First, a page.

73 The method seek( ), shown here, is used to set the current position of the file pointer within the file: void seek(long newPos) throws IOException newPos specifies the new position, in bytes, of the file pointer from the beginning of the file. After a call to seek( ), the next read or write operation will occur at the new file position. 12 January 2014 Smitha N. Pai, CSE Dept. 73

74 RandomAccessFile implements the standard input and output methods, which you can use to read and write to random access files. setLength( ) void setLength(long len) throws IOException This method sets the length of the invoking file to that specified by len. This method can be used to lengthen or shorten a file. If the file is lengthened, the added portion is undefined. 12 January 2014 Smitha N. Pai, CSE Dept. 74

75 The Character Streams Reader Reader is an abstract class that defines Javas model of streaming character input. All of the methods in this class will throw an IOException on error conditions. Writer Writer is an abstract class that defines streaming character output. All of the methods in this class return a void value and throw an IOException in the case of errors. 12 January 2014 Smitha N. Pai, CSE Dept. 75

76 The Character Streams FileReader The FileReader class creates a Reader that you can use to read the contents of a file. Two forms: FileReader(String filePath) FileReader(File fileObj) Methods defined by reader and writer classes follows 12 January 2014 Smitha N. Pai, CSE Dept. 76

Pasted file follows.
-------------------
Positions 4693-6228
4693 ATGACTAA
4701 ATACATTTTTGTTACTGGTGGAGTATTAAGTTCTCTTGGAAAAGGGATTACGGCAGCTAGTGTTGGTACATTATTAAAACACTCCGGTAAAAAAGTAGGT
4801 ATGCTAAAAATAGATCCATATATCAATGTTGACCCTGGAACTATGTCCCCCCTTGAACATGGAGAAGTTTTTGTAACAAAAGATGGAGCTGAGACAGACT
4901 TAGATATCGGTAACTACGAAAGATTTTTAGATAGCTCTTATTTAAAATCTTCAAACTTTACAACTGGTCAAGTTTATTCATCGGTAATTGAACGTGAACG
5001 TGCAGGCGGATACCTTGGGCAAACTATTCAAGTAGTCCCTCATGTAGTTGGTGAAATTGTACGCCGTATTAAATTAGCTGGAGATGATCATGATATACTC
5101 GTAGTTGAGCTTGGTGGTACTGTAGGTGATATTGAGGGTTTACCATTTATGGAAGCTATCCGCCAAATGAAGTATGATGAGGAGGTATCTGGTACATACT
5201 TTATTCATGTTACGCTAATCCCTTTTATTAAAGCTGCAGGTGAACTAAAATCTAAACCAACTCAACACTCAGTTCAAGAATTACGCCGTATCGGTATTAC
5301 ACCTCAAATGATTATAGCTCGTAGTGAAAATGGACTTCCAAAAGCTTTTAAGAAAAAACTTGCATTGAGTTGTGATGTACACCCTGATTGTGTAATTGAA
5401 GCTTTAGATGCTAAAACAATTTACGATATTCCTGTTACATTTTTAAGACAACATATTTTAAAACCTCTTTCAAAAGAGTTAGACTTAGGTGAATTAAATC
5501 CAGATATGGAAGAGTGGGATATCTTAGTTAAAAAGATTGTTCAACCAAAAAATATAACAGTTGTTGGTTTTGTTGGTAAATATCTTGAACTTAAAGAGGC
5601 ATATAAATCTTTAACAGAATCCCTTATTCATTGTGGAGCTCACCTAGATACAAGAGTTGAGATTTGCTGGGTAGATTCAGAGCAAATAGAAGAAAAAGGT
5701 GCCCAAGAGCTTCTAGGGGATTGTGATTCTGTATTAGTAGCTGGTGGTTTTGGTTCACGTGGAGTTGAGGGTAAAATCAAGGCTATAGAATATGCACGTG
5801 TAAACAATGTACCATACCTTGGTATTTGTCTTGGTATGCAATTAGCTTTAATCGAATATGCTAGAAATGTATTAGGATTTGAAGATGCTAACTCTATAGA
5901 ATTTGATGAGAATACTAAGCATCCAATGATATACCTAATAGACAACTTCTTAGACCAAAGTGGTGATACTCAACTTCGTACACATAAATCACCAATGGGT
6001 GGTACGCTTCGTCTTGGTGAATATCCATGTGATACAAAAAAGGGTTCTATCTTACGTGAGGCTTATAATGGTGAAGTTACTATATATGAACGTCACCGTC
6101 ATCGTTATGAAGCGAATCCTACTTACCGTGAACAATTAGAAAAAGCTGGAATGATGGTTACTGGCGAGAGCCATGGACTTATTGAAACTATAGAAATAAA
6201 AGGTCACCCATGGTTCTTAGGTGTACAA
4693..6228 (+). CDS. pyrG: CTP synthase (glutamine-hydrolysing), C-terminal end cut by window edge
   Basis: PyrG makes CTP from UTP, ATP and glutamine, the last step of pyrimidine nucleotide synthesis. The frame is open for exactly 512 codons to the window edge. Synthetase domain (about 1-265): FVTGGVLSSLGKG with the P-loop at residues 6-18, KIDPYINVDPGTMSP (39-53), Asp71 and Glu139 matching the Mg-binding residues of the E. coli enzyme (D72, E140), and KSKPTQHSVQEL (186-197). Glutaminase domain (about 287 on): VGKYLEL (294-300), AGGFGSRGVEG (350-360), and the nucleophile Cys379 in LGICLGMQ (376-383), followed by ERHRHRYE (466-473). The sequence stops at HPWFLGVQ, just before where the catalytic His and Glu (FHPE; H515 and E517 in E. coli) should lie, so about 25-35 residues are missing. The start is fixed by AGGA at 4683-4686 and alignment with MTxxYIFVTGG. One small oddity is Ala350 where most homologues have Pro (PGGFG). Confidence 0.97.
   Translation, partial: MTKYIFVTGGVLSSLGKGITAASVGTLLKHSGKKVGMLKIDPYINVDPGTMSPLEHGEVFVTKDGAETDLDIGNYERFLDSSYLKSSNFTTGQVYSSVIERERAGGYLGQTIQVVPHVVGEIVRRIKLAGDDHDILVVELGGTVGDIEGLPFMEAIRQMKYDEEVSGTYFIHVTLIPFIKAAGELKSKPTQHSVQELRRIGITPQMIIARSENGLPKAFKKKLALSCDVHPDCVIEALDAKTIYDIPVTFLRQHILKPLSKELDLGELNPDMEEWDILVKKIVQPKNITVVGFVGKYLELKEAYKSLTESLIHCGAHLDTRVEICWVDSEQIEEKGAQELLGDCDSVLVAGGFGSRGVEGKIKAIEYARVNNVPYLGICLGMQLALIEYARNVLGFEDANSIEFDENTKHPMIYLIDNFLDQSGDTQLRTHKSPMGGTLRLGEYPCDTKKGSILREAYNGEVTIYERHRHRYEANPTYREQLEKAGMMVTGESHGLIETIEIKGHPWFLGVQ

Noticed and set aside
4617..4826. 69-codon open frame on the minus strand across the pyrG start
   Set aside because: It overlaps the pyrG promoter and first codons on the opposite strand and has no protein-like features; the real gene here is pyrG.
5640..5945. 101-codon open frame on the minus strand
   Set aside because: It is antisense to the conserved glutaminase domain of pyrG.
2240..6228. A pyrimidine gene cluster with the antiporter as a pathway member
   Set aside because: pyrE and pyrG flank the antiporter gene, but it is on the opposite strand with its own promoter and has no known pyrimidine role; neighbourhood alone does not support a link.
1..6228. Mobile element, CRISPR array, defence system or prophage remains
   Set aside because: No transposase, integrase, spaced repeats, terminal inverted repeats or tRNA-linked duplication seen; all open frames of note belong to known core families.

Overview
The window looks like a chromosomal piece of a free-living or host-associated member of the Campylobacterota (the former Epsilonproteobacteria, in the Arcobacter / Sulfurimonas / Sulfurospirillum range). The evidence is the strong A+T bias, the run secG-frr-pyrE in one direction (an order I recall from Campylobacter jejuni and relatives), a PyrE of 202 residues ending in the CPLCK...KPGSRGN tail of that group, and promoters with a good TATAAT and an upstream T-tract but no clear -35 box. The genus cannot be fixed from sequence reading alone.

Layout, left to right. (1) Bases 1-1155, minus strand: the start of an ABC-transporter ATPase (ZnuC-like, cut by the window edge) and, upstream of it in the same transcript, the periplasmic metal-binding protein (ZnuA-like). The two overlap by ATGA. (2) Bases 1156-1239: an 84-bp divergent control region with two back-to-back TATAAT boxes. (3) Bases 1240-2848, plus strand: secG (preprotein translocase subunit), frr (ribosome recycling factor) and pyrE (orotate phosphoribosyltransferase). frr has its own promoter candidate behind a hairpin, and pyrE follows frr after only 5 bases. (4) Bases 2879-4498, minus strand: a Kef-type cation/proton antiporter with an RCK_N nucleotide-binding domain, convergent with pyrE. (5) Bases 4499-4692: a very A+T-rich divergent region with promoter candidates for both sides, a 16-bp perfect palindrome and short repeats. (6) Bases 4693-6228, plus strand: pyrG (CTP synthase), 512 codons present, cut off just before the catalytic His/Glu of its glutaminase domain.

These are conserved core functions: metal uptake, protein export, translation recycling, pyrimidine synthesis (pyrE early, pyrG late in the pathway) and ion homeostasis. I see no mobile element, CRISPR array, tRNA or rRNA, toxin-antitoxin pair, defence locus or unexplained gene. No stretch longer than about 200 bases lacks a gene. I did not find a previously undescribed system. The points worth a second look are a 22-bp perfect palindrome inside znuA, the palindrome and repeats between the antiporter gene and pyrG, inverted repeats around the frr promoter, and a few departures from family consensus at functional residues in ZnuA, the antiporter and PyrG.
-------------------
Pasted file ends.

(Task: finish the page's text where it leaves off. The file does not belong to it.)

77 12 January 2014 Smitha N. Pai, CSE Dept. 77

78 12 January 2014 Smitha N. Pai, CSE Dept. 78

79 // Demonstrate FileReader. import java.io.*; class FileReaderDemo { public static void main(String args[]) throws Exception { FileReader fr = new FileReader("FileReaderDemo.java"); BufferedReader br = new BufferedReader(fr); String s; while((s = br.readLine()) != null) { System.out.println(s); } fr.close(); } 12 January 2014 Smitha N. Pai, CSE Dept. 79

80 FileWriter FileWriter creates a Writer that you can use to write to a file. FileWriter(String filePath) FileWriter(String filePath, boolean append) FileWriter(File fileObj) FileWriter(File fileObj, boolean append) They can throw an IOException. Here, filePath is the full path name of a file, and fileObj is a File object that describes the file. If append is true, then output is appended to the end of the file. 12 January 2014 Smitha N. Pai, CSE Dept. 80

81 FileWriter will create the file before opening it for output when you create the object. In the case where you attempt to open a read-only file, an IOException will be thrown. 12 January 2014 Smitha N. Pai, CSE Dept. 81

82 // Demonstrate FileWriter. import java.io.*; class FileWriterDemo { public static void main(String args[]) throws Exception { String source = "Now is the time for all good men\n" + " to come to the aid of their country\n" + " and pay their due taxes."; char buffer[] = new char[source.length()]; source.getChars(0, source.length(), buffer, 0); FileWriter f0 = new FileWriter("file1.txt"); for (int i=0; i < buffer.length; i += 2) { f0.write(buffer[i]); } f0.close(); 12 January 2014 Smitha N. Pai, CSE Dept. 82